;D Silly things. It'll all backfire We'll end up LOAO.
(as we go poof in a cloud of smoke, no doubt.....but still)
It will all absolutely backfire... I know my Gomer stuff looks Doomy... but at the end of the day all us meekuns will be released to the wild and enjoy great freedoms - real ones.
Some won't appreciate it - but I can't wait. I hate crowded Malls..
You sound like me WO!
I sat here reading this, and figured them Egyptians must have looked like the Hapsburgs with their prominent chins and lower jaws sticking out past the upper jaws. There is a name for that over-bite, I just can't think of it...looks like a bulldog or those annoying little yippy dogs...Lhasa-apsos.
Post by wallsocket on Nov 19, 2013 22:21:41 GMT -5
DARPA to Genetically Engineer Humans by Adding a 47th Chromosome By Aaron Dykes and Melissa Melton on July 29, 2013
“The ability to deliver exogenous DNA to mammalian cell lines is a fundamental tool in the development of advanced therapeutics, vaccines, and cellular diagnostics, as well as for basic biological and biomedical research… The successful development of technologies for rapid introduction of large DNA vectors into human cell lines will enable the ability to engineer much more complex functionalities into human cell lines than are currently possible.”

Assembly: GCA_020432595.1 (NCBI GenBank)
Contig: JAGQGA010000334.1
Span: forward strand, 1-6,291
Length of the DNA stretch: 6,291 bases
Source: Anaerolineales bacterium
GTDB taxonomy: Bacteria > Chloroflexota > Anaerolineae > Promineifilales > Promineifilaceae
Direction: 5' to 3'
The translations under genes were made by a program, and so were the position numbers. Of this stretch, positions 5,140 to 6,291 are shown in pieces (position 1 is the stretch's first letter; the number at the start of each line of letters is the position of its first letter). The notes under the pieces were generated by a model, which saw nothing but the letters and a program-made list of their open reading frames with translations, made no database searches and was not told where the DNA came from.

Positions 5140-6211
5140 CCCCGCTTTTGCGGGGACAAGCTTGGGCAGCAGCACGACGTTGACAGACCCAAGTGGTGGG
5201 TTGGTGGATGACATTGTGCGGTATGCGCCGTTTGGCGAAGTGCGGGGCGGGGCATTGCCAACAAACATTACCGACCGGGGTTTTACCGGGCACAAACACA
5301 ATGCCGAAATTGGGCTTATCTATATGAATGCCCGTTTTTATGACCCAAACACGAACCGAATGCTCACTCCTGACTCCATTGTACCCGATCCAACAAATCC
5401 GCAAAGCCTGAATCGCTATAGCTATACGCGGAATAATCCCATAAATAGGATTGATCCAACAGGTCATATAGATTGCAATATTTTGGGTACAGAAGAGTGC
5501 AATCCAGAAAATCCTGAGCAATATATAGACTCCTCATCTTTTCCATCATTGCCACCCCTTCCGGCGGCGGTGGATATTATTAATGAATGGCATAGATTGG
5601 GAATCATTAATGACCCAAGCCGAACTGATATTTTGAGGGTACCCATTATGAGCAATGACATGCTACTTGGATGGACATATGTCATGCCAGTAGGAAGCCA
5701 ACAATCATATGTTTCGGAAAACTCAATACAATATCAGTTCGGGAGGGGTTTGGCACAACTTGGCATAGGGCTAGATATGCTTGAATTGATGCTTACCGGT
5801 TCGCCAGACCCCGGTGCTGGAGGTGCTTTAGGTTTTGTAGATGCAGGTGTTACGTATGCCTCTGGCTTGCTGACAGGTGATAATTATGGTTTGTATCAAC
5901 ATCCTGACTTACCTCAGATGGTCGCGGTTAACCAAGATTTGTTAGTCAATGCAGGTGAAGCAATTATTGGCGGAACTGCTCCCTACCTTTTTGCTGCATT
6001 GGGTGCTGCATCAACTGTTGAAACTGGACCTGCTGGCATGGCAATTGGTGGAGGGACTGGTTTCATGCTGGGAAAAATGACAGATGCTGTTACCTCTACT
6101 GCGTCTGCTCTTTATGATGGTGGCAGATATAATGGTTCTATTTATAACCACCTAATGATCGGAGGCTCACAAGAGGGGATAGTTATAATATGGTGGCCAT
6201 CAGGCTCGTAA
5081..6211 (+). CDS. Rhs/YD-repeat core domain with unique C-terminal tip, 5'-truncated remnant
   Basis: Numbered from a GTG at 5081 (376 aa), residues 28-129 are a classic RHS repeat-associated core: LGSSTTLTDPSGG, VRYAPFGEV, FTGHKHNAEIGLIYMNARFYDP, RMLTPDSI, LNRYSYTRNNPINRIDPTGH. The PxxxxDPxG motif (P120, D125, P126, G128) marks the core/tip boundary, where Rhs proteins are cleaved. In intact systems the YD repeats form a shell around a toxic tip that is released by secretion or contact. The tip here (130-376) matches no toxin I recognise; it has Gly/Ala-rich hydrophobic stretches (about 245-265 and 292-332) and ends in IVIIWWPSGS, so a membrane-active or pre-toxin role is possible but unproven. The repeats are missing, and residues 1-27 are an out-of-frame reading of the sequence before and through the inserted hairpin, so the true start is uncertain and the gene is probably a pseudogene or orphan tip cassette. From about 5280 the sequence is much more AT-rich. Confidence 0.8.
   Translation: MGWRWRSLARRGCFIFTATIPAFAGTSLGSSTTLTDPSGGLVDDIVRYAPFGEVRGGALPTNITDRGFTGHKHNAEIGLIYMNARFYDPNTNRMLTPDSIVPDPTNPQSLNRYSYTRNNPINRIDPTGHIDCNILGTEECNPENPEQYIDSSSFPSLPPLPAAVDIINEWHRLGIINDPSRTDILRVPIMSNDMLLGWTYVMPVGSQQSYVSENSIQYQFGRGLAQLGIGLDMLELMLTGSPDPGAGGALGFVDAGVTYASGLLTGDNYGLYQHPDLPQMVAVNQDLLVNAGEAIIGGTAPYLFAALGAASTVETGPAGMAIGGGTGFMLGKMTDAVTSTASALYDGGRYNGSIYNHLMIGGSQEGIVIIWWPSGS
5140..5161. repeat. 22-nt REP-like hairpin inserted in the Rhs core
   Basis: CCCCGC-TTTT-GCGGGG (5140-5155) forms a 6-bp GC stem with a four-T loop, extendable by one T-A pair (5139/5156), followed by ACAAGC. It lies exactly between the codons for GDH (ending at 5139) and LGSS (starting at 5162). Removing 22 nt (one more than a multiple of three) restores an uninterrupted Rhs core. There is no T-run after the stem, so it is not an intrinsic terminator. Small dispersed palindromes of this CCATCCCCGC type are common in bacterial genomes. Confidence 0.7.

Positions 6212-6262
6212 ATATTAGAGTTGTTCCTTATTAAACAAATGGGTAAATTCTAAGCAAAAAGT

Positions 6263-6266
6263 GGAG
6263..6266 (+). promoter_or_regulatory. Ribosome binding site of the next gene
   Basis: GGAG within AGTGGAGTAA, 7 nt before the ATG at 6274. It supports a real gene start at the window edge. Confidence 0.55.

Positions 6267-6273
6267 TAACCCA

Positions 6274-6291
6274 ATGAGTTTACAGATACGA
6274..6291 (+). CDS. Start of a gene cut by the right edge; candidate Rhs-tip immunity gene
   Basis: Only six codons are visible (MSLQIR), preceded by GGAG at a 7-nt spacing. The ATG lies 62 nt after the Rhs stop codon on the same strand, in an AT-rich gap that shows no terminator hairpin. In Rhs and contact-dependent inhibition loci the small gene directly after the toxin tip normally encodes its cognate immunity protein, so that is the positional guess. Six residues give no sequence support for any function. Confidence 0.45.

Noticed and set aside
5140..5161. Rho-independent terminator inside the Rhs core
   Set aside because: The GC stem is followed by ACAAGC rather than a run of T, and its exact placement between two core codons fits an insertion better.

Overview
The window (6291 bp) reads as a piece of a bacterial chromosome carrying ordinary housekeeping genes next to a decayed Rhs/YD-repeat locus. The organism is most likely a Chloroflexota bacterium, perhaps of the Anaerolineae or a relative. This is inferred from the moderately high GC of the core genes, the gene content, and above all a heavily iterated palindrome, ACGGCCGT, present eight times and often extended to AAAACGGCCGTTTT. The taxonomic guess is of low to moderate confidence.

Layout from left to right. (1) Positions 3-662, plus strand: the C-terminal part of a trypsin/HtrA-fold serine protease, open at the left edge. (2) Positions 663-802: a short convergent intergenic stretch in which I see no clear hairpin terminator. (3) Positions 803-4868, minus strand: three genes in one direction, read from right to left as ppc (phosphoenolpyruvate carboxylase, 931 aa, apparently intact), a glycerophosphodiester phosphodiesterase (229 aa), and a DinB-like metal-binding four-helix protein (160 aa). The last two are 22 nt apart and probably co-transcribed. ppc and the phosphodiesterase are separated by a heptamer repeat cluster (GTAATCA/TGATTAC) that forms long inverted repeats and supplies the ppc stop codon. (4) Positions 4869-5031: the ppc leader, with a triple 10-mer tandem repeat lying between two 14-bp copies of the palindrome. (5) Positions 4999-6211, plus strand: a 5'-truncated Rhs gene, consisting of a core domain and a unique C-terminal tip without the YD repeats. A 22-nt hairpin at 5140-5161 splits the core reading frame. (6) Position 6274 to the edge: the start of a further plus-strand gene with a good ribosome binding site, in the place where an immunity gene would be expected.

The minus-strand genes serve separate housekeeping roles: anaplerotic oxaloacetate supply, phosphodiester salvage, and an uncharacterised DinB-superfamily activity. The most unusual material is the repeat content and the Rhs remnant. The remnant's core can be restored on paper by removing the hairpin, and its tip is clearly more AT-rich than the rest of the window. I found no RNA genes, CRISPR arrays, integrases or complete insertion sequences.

Post by wallsocket on Nov 19, 2013 22:26:22 GMT -5
And speaking of vaccines..
Molecular Farming – How Plants Produce the Vaccines of Tomorrow
Cornelia Eisenach tells us about molecular farming
The latest landmark in the development of pharmaceutical-producing plants sees a tomato-derived vaccine against cholera and hepatitis C. Researchers from the Universidad Catόlica in Santiago, Chile, have combined genetic sequences of these two pathogens and introduced them into plants. The tomato plants then produce key proteins of both pathogens. These are the same key proteins found in conventionally created vaccines using cell cultures from animals or microbes. One of the advantages of the tomato-derived vaccine is that it is easily stored in the seed of the tomatoes themselves, according to lead researcher Patricio Arce.